It’s not just potential husbands who favour child marriage; many parents do as well. In a society that prizes female virginity very highly, the later you leave your daughter’s marriage, the higher the risk that she will indulge in illicit sexual activity and lose her value in the marriage market, as well as bringing shame on her family.

Child marriage is quite simply child abuse. Children as young as nine years old can be married in some countries, often to men old enough to be their grandfathers. In Shariah law, a husband is not supposed to engage in sexual relations with his “wife” before she reaches puberty, but there are a few cases of young girls being raped to death on their wedding night, and quite a few more who have been badly damaged by penetration. The emotional damage can only be imagined.

Child brides usually lose out on education, and they are more likely than mature brides to be beaten by their husbands. Their biggest risk is of early pregnancy, which carries a considerable toll of maternal mortality and morbidity.

Controlling female sexuality

Women’s sexuality can be controlled in various ways. Women can be kept shut up, unable to go out at all, or unable to go out except in the presence of a husband or other controlling man. The Saudi prohibition on women’s driving seems to be a part of such a form of control. Women can be required to wear clothing that conceals a prescribed amount of the body. (What is considered to be an erogenous zone has varied with fashion over centuries. Apparently the Afghan Taleban found a flash of white ankle sock sexually provocative.)

Another possibility is to mutilate the woman’s body so as to render sexual intercourse painful and remove sexual stimulation. After thousands of years the barbaric practice of female genital mutilation is finally being discouraged, but a great deal more social progress is needed in this respect.

In many societies there was or is a strong preference for sons over daughters. Again, this must once have had some justification. Men typically want to pass on wealth and power to another generation, and if the world is run by men, and women are prevented from partaking in all sorts of important activities, then a son will be better able to build on a man’s legacy than a daughter. Even a mother may prefer to have a son if she is likely to find herself in a risky situation when widowed and therefore possibly dependent on a son for protection.

Understanding human reproduction

Curiously enough, women who gave birth to girls but were unable to give birth to and raise sons were held to blame for this so-called “barrenness”. With scientific progress, this is no longer an accepted truth. We need only look at the history of Henry VIII of England and his wives to see the havoc that this belief could wreak. A pre-scientific view of the process of fertilisation – and one that is still fossilised in the koran – is that women are like fields in which the man can sow his seed. We still use the word “semen”, Latin for seed, to refer to the male ejaculate. There was a total absence of knowledge of female eggs before microscopes made them visible. Even when sperm had been seen through the microscope, people still tended to believe that each sperm contained a tiny, curled up homunculusiii that would take root in the womb and expand until it was big enough to be born.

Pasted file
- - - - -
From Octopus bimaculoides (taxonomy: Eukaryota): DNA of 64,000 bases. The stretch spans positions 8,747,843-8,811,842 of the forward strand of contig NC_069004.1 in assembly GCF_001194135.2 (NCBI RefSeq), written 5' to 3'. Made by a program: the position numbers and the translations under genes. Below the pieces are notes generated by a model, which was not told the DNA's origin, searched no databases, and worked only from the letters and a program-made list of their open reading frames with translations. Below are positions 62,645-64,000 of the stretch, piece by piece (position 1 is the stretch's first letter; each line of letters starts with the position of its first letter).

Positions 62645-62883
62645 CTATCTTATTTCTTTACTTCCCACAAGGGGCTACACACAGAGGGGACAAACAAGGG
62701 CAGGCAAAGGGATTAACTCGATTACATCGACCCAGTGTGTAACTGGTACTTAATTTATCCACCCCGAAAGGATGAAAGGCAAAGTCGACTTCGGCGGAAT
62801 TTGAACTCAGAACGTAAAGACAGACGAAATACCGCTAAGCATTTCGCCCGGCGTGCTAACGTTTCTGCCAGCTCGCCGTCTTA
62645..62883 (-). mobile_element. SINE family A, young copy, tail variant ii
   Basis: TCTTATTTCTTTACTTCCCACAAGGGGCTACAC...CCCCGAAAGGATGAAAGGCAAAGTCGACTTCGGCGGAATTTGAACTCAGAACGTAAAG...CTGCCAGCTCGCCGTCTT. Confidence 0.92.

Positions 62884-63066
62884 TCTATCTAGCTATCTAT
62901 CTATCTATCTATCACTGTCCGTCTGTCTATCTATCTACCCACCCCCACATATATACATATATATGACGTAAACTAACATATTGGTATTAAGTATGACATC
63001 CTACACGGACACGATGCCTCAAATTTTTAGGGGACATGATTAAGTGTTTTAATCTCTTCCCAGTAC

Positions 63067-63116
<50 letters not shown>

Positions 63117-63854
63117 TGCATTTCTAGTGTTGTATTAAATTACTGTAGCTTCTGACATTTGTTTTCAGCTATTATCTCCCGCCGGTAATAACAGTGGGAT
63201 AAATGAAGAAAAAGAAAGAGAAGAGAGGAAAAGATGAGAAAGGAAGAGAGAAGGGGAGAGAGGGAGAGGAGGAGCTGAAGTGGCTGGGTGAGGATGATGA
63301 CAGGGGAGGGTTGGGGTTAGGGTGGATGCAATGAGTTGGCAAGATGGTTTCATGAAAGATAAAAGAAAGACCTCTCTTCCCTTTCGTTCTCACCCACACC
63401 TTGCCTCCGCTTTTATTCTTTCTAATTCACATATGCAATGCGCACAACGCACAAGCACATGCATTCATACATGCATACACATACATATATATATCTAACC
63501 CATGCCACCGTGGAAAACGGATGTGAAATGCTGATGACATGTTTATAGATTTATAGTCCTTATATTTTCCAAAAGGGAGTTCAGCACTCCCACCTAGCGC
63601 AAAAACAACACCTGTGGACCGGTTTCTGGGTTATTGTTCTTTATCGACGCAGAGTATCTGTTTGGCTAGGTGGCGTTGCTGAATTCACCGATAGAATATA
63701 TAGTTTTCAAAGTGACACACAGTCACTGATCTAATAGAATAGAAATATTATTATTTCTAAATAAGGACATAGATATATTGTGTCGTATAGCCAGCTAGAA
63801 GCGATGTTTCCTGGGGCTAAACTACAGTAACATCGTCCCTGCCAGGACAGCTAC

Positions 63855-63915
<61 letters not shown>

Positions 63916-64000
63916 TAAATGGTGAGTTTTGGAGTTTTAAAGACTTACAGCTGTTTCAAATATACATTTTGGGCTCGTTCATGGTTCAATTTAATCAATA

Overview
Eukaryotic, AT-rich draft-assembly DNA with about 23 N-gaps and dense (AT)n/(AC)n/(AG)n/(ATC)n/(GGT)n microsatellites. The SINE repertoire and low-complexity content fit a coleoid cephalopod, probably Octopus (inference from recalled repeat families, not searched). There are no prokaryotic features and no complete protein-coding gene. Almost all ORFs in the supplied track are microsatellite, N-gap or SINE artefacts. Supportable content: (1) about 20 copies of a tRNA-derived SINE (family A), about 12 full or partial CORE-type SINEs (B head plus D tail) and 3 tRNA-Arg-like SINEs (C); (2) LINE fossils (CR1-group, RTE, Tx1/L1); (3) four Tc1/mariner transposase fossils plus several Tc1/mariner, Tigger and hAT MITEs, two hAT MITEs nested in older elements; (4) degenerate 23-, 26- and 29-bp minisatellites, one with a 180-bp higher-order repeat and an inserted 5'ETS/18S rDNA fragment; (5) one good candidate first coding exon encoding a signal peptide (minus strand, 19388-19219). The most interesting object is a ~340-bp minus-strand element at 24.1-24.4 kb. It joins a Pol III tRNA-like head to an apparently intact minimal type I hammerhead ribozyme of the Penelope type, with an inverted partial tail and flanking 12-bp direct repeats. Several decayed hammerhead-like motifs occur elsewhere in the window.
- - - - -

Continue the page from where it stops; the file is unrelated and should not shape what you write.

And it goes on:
Science has changed what information is available about the facts of reproduction and the world, and technology has changed what we can feasibly do. But in societies round the world things are still viewed through the prism of religion, and religion is definitely pre-scientific. Interestingly enough, when it comes to human reproduction, various pseudo-facts are often claimed to have scientific support by fundamentalist American Christians (or the Vatican ). So we’ve been told variously that women’s wombs can repel rapists’ sperm and thus avoid pregnancyiv, that condoms can help spread HIVv, and that emergency contraceptive pills are abortifacientvi. These statements are all contrary to what real scientists say.

All too often, however, religious authorities reject aspects of science and scientific thinking in favour of superstition. When it comes to human rights, it often feels as though there is a constant struggle against pre-scientific religious ideas.